Monday, October 19, 2009

Happy Diwali! (with recipes)

For the past 7 or 8 years, Diwali has meant inviting friends over and making very large meals.  I love everyone coming together, and George, Catherine and I would cram our apartment in New York with all the people we love and eat a lot!  I remember our first Diwali in Manhattan, driving around the East Village grocery shopping and listening to the Smiths.  Sometimes Deepa would come down from Boston, and I remember one year we tried to make paneer!

Mostly I remember everyone crammed into that tiny apartment on 2nd street eating.  I appreciated so much, that regardless of whether it was their first or twenty-first Diwali, everyone really participated in making it a festive celebration, especially Catherine and George.

In Berkeley, we've invited everyone over for a special meal, but it hasn't been quite the same.  One year, there was a conference and I came home as the party was already started.  I remember Deepa making a special Persian Love Cake for a certain someone during the POGD.  Last year we celebrated Diwal-O-ween with a little weiner dog.

I was a chili pepper. 

This year, I was looking forward to Paddy and I celebrating our first Diwali together in the same place, even though this place does not have the friends I have come to depend on.

There was a lot of cooking, and I will spread the recipes over a couple of posts (especially since I am waiting for more pictures of our little party last night).  There was a lot of cooking, and to be perfectly honest, some things did not come out very well.

(A dramatic re-enactment of the meal)
I made

Manjula's parathas
Kala channa masala
Aloo muttar gobi
Carrot Salad
Pickled Onions
Takkali Sadam (Tomato Rice)

I won't say a lot about the recipes I took from other bloggers.  Manjula's parathas were delicious as always.  I was having a bit of a hard time getting the heat right, as many of the parathas did not puff as well as they should have.  I made my own ghee, and it came out so well!  And I definitely used a lot of ghee to keep the parathas soft after they came off the tawa.  They were a big hit.  My one recommendation for Manjula's parathas, is that you are better making four bigger parathas than the 5 she suggests her recipe makes.

For the kesari, I did not use kesari powder, but added two pinches of saffron when I added the cardamom.


I have to say, the recipes from Mad Tea Party were not that great.  I probably screwed up the proportions, and I definitely did not add enough salt at the final tasting.  The chole was too spicy, not hot, but just too much of the spices.  The aloo gobi tasted ok, but I should have chopped the potatoes smaller, because they did not cook as quickly as the cauliflower.  Maybe added the potatoes first and the then the cauliflower?  Anyway, mushy cauliflower, hard potatoes.  Yuck.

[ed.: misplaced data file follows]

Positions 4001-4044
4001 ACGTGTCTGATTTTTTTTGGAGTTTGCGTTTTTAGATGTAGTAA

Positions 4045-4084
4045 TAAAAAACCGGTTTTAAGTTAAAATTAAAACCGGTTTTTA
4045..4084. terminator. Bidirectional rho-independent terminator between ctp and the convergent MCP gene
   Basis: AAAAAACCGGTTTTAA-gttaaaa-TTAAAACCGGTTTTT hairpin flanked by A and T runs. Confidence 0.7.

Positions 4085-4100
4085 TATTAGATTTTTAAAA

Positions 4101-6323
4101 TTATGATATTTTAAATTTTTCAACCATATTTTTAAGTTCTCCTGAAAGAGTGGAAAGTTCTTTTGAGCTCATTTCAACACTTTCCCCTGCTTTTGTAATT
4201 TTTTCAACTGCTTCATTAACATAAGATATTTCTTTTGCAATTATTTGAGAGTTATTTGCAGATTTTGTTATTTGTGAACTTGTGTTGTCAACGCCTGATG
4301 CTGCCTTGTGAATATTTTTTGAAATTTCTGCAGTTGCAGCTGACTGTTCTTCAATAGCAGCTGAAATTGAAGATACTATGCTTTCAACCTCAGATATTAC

The Keera went really well.  As did the thakkali sadam, my mom's recipe.  I'll post the Keera recipe and the carrot salad recipe today, and post the thakkali sadam recipe tomorrow.  Hopefully I will have other pictures than these pictures of the leftovers!

Keera (spinach)
takes 20 minutes (mostly for washing spinach)
makes 4 servings

1 pound spinach, very well washed
1 tsp. urad dal (skinned and split) 
1 tsp. cumin seeds
1/4 tsp. crushed chili pepper flakes, or 1 dried red chili

Ok, this happens quickly, so gather all your ingredients.  Heat oil on medium high heat in a large saute pan.  When it is very hot, add the urad dal, and toast until light brown.  Add the cumin seeds, when they become brown and very fragrant add the red chili pepper.  Wait 2 seconds, and add the spinach.  It might not all fit into the pan at first.  Add salt and keep stirring, it will reduce very quickly.  Cook until the spinach is done, to your taste.  I like it barely cooked (about 1 minute once it's all in the pan) so it is still very bright green.  Paddy likes the spinach very well done, about 3 minutes.

You can also use frozen spinach.  Let it thaw (for about 20 minutes).  Cook a bit longer than you would fresh spinach.

Carrot Salad
takes 20 minutes
makes 4 servings

3 carrots
1 green chili, split lengthwise
1 tsp. mustard seeds
1 lime
handful cilantro

Wash and peel the carrots.  Grate.  Add green chili and salt to taste, about 1/2 tsp.  Squeeze the juice of the lime onto the carrots.  In a small saute pan heat oil on medium high heat to very hot.  Have the lid ready.  Add the mustard seeds.  When they begin to pop, put the lid on and turn off the heat!  When the spluttering has subsided, spoon the mustard seeds out of the pan onto the carrots.  Mix it all together, and let sit for about 10 minutes.  Top with cilantro.

Carrot salad is really good with yoghurt rice and also rasam and rice.  

To all of my Berkeley and New York friends, I miss you so much!  Diwali is not the same in Canada.  Great people, good food, but not the same.

More recipes coming!


  1. The Kesari looks so yummy! I wish I could have a bowl full of warm kesari, a few bajjis and a cup of tea.

  2. I had a nice Diwali, cooking for the first time... was the chef-in-chief on the festive day!

  3. Your pepper stem hat!! I'm sad now, and will go...

  4. aw, Radhika! I too was sad not to have the excuse to spend all of Saturday cooking with you! Making paneer with you and Deepa in NYC was like magic!

    on a less sentimental note: I LOVE that carrot salad and think it is the most yummy thing ever -- so refreshing and good for you! AND, you can make it in the middle of the winter and it's just as good as in the summer -- an amazing thing.